вторник, 16 марта 2010 г.

C# iterators based scheduling

If you ask Google about asynchronous iterators you'll see that a lot of people have been using C# iterators for doing things that iterators were not supposed to do in the first place - from effective and convinient IO to microthreading and cooperative multitasking.
Several months ago being influenced by CCR iterators and AsyncEnumerator I tried to create microthreading library that could schedule microthreads on many OS threads and be integrated with different async patterns - from APM through EAP to TPL's Tasks. The early prototype looked promising but iterators are really optimzed for generating sequences effectively so there are some restrictions and inconveniences.
I hope the implementation of  resumable methods that may appear in future C# will let us build on top of it all aforementioned scenarios, and even those which the future methods are not supposed to be used for.

Why iterators were implemented the way they were implemented in Eric Clipperts' serie on iterator blocks.

воскресенье, 14 марта 2010 г.

C# 4.0 events. Small implementation change

C# 4.0 is going to change the way how event handlers addition and removal is implemented. From it birth C# compiler used to add special accessor methods to every event which didn’t have its own accessors declared. For thread safety those auto accessors had MethodImpl(MethodImplOptions.Synchronized) attribute defined on them. Using that attribute on publicly accesible methods is considered harmful because at runtime those methods are wrapped in lock(this) or lock(typeof([TypeDeclaringTheEvent])) for static events which, in its turn, is a bad practice as well.

In C# 4.0 event accessors don't use explicit locking, but implement what can be considered as optimistic locking. Look at the following:

//pre 4.0
[MethodImpl(MethodImplOptions.Synchronized)]
public void add_Disposed(EventHandler value)
{
    this.Disposed = (EventHandler) Delegate.Combine(this.Disposed, value);
}

// 4.0
public void add_Disposed(EventHandler value)
{
    EventHandler handler2;
    EventHandler disposed = this.Disposed;

    do
    {
        handler2 = disposed;
        EventHandler handler3 = (EventHandler) Delegate.Combine(handler2, value);
        disposed = Interlocked.CompareExchange(ref this.Disposed, handler3, handler2);
    }
    while (disposed!= handler2);
}

With the new algorithm we don't have to have one private object for each public event just to protect them from lockin issues. Besides that it is a little bit lighter and more performant. Delegate type itself hasn't changed at all. Delegates have been immutable reference types from the very begining. The only question I have: Why they didn't do that in the first place!?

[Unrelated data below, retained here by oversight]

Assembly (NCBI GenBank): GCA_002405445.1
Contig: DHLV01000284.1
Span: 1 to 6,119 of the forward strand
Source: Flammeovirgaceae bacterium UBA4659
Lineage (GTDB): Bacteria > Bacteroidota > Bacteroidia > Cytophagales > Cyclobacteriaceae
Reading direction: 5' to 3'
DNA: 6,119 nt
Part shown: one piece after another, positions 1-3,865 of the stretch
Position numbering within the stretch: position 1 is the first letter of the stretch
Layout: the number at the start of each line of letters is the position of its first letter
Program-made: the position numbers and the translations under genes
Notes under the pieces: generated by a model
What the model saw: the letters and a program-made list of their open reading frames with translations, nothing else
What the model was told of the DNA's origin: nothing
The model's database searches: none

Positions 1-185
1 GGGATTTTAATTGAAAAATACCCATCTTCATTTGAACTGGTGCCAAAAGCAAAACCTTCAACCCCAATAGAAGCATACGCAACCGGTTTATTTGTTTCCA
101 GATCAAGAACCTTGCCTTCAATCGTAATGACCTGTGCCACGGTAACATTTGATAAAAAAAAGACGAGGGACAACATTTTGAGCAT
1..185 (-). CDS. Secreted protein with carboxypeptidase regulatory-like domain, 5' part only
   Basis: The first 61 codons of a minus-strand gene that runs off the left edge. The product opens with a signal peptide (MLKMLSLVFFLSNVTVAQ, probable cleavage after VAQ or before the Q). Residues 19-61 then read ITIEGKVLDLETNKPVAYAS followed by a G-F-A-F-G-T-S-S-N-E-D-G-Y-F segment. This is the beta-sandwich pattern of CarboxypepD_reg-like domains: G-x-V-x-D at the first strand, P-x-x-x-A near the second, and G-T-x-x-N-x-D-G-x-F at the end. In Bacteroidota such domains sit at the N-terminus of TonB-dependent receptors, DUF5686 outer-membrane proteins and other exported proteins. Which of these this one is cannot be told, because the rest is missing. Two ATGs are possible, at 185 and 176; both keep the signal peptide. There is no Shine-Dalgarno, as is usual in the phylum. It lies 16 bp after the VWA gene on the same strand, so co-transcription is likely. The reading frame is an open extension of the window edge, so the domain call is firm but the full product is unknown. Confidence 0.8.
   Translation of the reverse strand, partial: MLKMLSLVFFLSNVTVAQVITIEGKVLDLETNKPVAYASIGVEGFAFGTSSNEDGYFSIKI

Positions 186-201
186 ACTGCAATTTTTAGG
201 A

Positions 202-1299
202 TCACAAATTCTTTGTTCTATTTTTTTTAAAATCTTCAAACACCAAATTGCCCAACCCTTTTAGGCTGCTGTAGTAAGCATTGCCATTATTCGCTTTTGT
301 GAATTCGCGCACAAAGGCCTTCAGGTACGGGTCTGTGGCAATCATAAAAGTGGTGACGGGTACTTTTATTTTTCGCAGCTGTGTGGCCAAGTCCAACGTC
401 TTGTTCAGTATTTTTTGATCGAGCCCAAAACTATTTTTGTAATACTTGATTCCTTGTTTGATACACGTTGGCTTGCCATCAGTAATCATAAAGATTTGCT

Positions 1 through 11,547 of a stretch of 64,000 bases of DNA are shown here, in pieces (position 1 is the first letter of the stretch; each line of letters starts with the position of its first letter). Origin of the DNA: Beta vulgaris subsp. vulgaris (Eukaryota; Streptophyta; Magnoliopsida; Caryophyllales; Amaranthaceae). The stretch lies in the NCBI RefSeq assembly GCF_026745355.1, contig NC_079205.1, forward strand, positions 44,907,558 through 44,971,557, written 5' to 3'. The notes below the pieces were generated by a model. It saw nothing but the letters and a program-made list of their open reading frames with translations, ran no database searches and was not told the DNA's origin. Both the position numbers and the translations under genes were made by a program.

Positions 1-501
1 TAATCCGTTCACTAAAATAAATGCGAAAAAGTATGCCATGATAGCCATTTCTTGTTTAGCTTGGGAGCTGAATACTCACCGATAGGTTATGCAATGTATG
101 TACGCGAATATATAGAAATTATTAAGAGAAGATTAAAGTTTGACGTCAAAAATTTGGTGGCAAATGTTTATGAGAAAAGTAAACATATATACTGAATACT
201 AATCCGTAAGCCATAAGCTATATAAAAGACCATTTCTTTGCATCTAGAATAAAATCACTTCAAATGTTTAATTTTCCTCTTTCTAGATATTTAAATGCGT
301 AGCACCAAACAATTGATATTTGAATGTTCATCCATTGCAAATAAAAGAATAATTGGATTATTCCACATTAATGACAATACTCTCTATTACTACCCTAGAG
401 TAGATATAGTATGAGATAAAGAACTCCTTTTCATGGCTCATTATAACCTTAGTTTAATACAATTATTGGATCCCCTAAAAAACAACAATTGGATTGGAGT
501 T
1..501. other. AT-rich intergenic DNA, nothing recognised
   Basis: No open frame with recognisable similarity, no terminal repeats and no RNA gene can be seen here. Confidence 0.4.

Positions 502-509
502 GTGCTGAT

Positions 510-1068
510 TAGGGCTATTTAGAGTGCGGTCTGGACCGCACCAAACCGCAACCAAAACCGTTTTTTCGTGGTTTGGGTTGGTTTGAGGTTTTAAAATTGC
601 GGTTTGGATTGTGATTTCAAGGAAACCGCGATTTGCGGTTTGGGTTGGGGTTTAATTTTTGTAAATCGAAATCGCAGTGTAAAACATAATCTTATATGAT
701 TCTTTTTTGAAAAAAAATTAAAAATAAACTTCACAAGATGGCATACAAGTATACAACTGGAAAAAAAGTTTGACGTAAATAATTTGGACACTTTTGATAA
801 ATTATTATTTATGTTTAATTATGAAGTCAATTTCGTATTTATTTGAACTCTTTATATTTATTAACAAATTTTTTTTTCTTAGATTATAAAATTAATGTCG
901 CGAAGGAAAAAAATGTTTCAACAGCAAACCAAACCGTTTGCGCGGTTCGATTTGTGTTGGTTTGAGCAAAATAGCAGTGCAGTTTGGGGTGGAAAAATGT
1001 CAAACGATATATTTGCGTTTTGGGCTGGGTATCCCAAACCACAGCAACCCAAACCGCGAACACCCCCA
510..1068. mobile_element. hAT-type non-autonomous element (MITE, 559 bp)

More details in C# compiler team member's blog:
Field-like Events Considered Harmful
Events get a little overhaul in C# 4, Part II: Semantic Changes and +=/-=

воскресенье, 7 марта 2010 г.

What I’d like to see in C# 5.0

Axum, an experimental language, has such a feature as async methods. In such methods interaction with  interaction points and APM based API happens asynchronously.
Besides that there are signs that in the future C# will support resumable methods. Luca Bolognese opened up some details at the PDC 2009 session Future of C# and VB. Fast-forward to 50:00 where he shows experimental yield keyword in the method returning Async<T>.
That’s great news because with what we have now  if you want to make long running call not keeping your thread waiting/doing nothing/consuming  memory you have to put all your logic in callback methods calling each other. With resumable methods such code would be much  easier to write, read and refactor, and the exception handling would look like  synchronous, stack based.

But being excited about the feature:

  • I don’t like the idea of introducing a new type (Async<T>) when we already have Task and Task<T> types
  • I’d like C# to recognize not only APM pattern based API but methods and properties that return Task or Task<T> as well. If you compare Task and IAsyncResult you’ll see that a Task based asynchronous API is much simpler, cleaner and easier to implement. Compare the next two variations:

    //Task based API
    public Task  UploadData(string uri, string data)  { … }
    public Task<string> DownloadData(string uri) { … }
    public Task<int> TotalNumberOfRows { get { … } }

    //APM based API
    public IAsyncResult BeginUploadData(string uri, string data, AsyncCallback callback, object context)  { … }
    public void EndUploadData(IAsyncResult ar)

    public IAsyncResult BeginDownloadData(string uri, AsyncCallback callback, object context) { … }
    public string EndDownloadData(IAsyncResult ar)

    public IAsyncResult BeginGetTotalNumberOfRows(AsyncCallback callback, object context) { … }
    public int EndGetTotalNumberOfRows(IAsyncResult ar)

  • I’d like C# to recognize extension methods that implement APM or Task based API